Fourth Sunday of Easter
Let’s face it. We like being in charge. I know I do. It’s in our DNA. It’s our innate drive to determine our own destiny, make our own choices, set our own course for the future, leave our mark on history, make a difference in the world. Well, maybe we aren’t always driven by such grand designs, just the immediate future, even just the next half hour. Ultimately, it’s all about being in control of your own life.
You go to bed when you want to, you get up when you want to. You do whatever you want, whenever you want, wherever you want, with whomever and for whatever reason you want. No one to tell you where to go, what to say, what to do. You get to hang out with whoever you want, for as long as you want, as often as you want, wherever, whenever … all up to you. That would be sweet, wouldn’t it?
If you’re in preschool, you’re thinking that would be when you ride the big yellow bus to school and get a weekly allowance. If you’re riding the big yellow bus to school and have a weekly allowance, you’re thinking that would be when you’re in high school and have a driver’s license. If you’re in high school and have a driver’s license, you’re thinking that would be when you’re in college and have your own credit card. If you’re in college and have your own credit card, you’re thinking that would be when you graduate and get a job. If you’ve graduated and have a job, you’re thinking that would be when you move away and get your own place. If you’ve moved away and have your own place, you’re thinking that would be when you have a family and a successful career. If you have a family and a successful career, you’re thinking that would be when the kids leave home and you finally retire. If the kids have left home and you’re retired, you’re thinking that would be when you’ve downsized and live on a golf course. If you’ve downsized and live on a golf course, you’re thinking that would be when you stop paying taxes. And you know there’s only one real reason you stop paying taxes.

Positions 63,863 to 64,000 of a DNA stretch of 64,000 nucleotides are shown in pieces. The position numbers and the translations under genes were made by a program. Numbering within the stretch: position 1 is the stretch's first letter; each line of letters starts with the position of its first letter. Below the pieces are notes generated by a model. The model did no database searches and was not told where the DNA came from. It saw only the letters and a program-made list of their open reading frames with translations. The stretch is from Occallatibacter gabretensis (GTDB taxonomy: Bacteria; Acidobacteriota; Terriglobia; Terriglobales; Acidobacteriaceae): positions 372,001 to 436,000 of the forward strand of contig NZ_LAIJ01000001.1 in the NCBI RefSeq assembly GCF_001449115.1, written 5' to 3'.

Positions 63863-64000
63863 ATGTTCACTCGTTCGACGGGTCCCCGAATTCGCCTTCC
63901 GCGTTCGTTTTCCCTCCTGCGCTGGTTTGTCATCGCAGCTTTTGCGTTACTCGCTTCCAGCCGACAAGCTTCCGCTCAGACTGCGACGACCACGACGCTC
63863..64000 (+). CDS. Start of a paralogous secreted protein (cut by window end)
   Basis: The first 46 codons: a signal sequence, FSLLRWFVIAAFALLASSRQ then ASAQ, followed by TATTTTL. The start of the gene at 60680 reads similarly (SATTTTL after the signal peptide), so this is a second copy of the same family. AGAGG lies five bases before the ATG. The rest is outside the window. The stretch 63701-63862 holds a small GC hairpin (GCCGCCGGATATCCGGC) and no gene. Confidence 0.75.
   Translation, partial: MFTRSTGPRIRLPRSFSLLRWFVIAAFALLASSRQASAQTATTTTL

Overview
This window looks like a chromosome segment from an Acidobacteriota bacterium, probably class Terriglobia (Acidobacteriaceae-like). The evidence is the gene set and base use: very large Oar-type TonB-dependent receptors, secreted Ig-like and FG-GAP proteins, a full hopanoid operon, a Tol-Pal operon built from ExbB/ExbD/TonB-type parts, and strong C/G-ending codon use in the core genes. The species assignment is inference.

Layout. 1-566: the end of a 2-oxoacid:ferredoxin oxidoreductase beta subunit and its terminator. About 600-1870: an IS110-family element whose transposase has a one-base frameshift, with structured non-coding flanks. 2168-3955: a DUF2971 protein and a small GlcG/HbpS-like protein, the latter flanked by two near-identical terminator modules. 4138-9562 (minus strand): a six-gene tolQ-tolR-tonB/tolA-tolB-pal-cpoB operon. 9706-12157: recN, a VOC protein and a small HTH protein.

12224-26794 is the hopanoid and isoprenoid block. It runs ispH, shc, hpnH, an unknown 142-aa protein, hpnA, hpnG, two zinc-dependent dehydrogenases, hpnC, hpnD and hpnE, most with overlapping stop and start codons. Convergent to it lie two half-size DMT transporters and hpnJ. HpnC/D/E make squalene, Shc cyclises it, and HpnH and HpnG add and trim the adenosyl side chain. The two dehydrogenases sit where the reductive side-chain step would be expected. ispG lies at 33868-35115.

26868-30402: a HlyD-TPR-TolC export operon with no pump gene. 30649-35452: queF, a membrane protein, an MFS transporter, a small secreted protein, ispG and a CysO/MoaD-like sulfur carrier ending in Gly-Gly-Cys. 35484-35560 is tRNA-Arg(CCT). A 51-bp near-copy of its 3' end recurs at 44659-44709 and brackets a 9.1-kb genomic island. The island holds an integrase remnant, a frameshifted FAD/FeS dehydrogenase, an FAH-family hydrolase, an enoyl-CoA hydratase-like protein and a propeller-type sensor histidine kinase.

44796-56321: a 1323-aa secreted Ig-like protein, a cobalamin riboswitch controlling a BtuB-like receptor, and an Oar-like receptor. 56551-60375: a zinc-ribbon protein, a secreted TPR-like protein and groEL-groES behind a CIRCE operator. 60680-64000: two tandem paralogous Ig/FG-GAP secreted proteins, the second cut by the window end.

A huge part of this streak of independence and this drive to make something of ourselves is the knowledge that we’re on our own – scary at first, but always better than the alternative. Yet we rarely find true satisfaction and fulfillment living independent of other human persons. Essentially, we are social creatures. We need to depend on other people. We need to be responsible for other people. We want to be able to share our joys and our challenges. We don’t ever enjoy being alone and disconnected. Most of us like the fact that we have families, friends, neighbors, classmates and co-workers, even if we don’t like them all the time. It helps that there’s more than a handful in each category, to keep us from going totally insane or completely bored out of our skulls. But in each and every instance, we still prefer to be the one calling the shots.
Then we come to church on Sunday and we contradict every self-determining principle we espouse and have tried to live by all week. We tell God the Father we want him to rule our lives, and we want to fulfill his will. We tell Jesus we want to be his disciples, and we want to live by his commandment of love. We tell the Holy Spirit we want to be recreated anew so we leave behind our selfishness, our blindness, and our hardened hearts. We sing a few songs, we drop a buck or two in the collection, we shake a few hands, we receive communion, and we go back to our lives where everything is as we left it, and we’re in control, and there are few surprises.